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Dana Repp
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« on: July 08, 2015, 10:34:05 AM »

I'm venturing out and attempting to making DH a summer coat. He prefers the frock style over the sack coat. Should it only be of linen or is linen/cotton blend okay? What about seersucker? Would seersucker be used for something more of a sack coat? What colors of seersucker? (Although, all I can envision of seersucker is something my granny wore in the 70's  Grin)   

If I go with linen (or linen/cotton blend) Do I have color options or is natural/cream/oatmeal the only option? Do I need to make him matching pants or can he use his black trousers?

Any guidance is appreciated!






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Heidi Hollister
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« Reply #1 on: July 08, 2015, 03:29:53 PM »

A quick google books search indicated some seersucker pantaloons and coats being used in Cuba as military uniforms along with panama hats from A Trip to Cuba  dated 1860.

That was the ONLY reference I found to the word seersucker in my brief search, and I couldn't find a good definition to see if it even means the same thing we are familiar with. Wikipedia mentions it in the British Colonial period as popular in the warmer colonies such as India.

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Dana Repp
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« Reply #2 on: July 08, 2015, 05:31:13 PM »

Carolann mentioned seersucker when we were talking at the Oregon Conference.  But seersucker makes me nervous for previous granny reasons.   Cheesy
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Chip
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« Reply #3 on: July 08, 2015, 07:41:01 PM »

I'm venturing out and attempting to making DH a summer coat. He prefers the frock style over the sack coat. Should it only be of linen or is linen/cotton blend okay? What about seersucker? Would seersucker be used for something more of a sack coat? What colors of seersucker? (Although, all I can envision of seersucker is something my granny wore in the 70's  Grin)  

If I go with linen (or linen/cotton blend) Do I have color options or is natural/cream/oatmeal the only option? Do I need to make him matching pants or can he use his black trousers?

Any guidance is appreciated!

Seersucker was around in the 1860s but it was not considered a high fashion fabric until past the turn of the century. So to make a period frock coat out of seersucker would be a stretch in my opinion.

I have a shirt and a waistcoat made out of a linen/cotton blend, but my white Summer frock coat is 100% linen.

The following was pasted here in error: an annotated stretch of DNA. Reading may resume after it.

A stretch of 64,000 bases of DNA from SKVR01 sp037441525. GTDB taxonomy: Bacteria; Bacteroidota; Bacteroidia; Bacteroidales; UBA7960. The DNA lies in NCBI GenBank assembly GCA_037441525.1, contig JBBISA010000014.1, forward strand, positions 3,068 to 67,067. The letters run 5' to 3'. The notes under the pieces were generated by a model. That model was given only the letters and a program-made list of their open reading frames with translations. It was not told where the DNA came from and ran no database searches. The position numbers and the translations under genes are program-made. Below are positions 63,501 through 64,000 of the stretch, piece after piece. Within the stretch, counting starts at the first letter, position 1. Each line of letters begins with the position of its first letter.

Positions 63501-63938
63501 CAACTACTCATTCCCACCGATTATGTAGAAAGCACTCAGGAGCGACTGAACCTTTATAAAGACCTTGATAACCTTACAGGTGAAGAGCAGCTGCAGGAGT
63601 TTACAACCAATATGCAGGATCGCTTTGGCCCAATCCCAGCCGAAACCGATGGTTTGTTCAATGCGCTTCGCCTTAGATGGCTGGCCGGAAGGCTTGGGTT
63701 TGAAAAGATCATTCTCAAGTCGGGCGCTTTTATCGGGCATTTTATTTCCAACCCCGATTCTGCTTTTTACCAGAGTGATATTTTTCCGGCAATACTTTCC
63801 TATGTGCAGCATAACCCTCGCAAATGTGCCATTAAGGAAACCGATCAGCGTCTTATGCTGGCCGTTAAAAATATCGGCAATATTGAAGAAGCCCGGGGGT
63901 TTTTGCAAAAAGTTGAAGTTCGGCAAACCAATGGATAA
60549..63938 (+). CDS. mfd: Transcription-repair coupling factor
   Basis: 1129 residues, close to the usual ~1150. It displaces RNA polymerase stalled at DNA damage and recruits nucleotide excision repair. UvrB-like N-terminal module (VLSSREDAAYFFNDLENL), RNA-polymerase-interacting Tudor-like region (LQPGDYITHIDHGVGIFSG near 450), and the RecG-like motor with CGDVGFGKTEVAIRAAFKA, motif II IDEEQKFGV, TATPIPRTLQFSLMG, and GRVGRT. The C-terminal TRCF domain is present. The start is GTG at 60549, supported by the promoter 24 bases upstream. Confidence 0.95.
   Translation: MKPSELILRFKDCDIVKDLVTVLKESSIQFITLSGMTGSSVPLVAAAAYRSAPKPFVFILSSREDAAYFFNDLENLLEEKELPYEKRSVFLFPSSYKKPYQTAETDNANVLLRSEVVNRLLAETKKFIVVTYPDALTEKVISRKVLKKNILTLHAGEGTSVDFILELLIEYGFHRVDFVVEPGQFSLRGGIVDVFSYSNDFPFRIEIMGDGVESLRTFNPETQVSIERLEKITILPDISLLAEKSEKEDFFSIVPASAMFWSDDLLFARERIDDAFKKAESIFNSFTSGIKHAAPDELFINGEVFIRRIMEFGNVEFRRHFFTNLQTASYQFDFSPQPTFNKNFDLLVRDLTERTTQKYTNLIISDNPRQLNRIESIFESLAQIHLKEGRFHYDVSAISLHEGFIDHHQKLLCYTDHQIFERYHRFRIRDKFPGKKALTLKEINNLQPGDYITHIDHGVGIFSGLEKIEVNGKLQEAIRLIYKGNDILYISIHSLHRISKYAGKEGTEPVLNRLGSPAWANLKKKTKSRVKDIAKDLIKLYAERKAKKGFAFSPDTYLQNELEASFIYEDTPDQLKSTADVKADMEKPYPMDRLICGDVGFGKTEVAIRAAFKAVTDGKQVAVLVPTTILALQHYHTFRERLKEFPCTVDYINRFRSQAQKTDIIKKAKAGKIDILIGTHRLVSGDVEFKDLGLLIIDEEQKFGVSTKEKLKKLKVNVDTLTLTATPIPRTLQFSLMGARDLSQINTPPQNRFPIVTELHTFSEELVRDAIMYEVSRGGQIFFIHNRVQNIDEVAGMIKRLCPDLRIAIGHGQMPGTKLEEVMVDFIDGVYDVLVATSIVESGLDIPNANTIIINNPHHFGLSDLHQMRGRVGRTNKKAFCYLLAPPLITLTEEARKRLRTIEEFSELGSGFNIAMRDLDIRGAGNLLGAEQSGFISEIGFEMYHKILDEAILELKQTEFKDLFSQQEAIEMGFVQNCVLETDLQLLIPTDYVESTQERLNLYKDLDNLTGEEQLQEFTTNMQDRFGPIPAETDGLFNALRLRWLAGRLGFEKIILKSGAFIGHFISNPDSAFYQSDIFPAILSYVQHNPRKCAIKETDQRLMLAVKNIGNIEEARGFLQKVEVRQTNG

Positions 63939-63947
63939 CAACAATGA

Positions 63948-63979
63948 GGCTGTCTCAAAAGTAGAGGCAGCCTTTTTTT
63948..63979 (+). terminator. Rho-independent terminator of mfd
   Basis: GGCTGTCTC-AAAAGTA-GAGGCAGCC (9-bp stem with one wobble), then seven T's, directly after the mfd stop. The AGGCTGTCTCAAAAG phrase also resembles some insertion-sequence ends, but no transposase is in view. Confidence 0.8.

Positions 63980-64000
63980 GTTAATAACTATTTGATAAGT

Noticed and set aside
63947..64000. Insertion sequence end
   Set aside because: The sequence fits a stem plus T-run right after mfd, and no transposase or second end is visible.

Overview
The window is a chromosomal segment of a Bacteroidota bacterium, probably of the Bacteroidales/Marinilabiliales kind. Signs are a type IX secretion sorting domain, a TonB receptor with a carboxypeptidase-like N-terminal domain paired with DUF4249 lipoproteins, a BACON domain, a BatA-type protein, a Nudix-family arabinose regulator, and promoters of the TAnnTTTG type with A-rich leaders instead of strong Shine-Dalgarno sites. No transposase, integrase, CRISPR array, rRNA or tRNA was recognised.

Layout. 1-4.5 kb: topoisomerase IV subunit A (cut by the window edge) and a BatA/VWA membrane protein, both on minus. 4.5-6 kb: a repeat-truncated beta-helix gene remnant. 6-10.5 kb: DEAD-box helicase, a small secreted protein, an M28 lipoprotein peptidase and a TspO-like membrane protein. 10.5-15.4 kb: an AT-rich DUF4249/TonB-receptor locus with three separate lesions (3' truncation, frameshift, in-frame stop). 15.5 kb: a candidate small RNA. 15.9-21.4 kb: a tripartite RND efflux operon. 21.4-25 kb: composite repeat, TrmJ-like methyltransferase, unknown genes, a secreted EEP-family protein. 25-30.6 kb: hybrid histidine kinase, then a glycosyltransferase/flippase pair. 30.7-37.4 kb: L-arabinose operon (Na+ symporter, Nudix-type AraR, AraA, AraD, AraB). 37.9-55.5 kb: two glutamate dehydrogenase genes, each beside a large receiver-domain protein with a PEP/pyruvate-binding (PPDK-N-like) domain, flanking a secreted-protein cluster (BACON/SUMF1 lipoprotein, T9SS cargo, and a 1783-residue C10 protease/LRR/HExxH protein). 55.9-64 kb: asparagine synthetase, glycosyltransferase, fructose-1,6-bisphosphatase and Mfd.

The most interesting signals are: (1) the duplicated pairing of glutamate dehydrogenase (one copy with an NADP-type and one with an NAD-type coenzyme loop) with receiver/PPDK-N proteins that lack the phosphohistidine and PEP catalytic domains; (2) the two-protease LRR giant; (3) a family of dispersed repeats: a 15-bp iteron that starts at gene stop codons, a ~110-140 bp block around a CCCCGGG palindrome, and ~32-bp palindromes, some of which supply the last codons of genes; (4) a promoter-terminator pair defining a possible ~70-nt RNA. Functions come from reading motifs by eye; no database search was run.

(Just waited for a sale that brought the price down to about $9.00 dollars per yard for 100% linen.)

I would recommend 100% linen if at all possible for a frock coat.

As far as the linen/cotton blend goes for a frock coat, I would simply look at the quality of the fabric itself to see if it is stable enough to hold its form.

By the way, during the mid-19th century, linen/cotton blends were definitely around.
("A Manual of Dyeing Receiptes" James Napier - Richard Griffin & Co. London and Glasgow 1858 -  Talks about how to detect linen/cotton blends before dyeing on pages 19 and 20.)
« Last Edit: July 08, 2015, 07:47:02 PM by Chip » Logged
Jim_Ruley
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« Reply #4 on: July 09, 2015, 06:34:04 AM »

If he wants an unlined (and therefore, washable) summer coat you are best off with white or off-white as these could be laundered without fading using period laundry techniques.  Be sure to pre-shrink your fabric before cutting.  Seams should be flat-felled (like a shirt) to avoid ravelling.

You will probably want to cut the coat with a bit less "pigeon-breasted" shape since there is no padding or pad-stitching.  The coat front can be starched and ironed (again like a shirt) to keep it shapely.

I have used linen-cotton blends for both a summer suit and dress shirts.  The ones I found had a "crisper" feel than 100% linen and tend to keep their shape better.
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Dana Repp
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« Reply #5 on: July 09, 2015, 12:23:08 PM »

 That's what I thought of cotton/linen blend as well. 

In order to take out some of the pigeon breast would I take out a bit under the collar and down through the front? Or a longer dart?
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Col. 3:23
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« Reply #6 on: July 10, 2015, 01:51:27 PM »

DeVere shows the alteration on Plate 6, Fig. 1.  If you are using a separately cut lapel, just reduce the roundness of the widest part of the front of chest.  If using a grown-on lapel, you would need to move the lapel back (reducing width of chest) and take narrower darts.
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Carolann Schmitt
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« Reply #7 on: July 14, 2015, 05:00:59 PM »

The Valentine Museum in Richmond has an unlined men's blue and white seersucker paletot in their collection.

Regards,
Carolann
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Chip
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« Reply #8 on: July 21, 2015, 04:13:39 PM »

"Despite such prominent proponents such as Cannon, the seersucker suit was long considered to be a poor man?s suit."


http://www.gentlemansgazette.com/seersucker-fabric-suits-origins/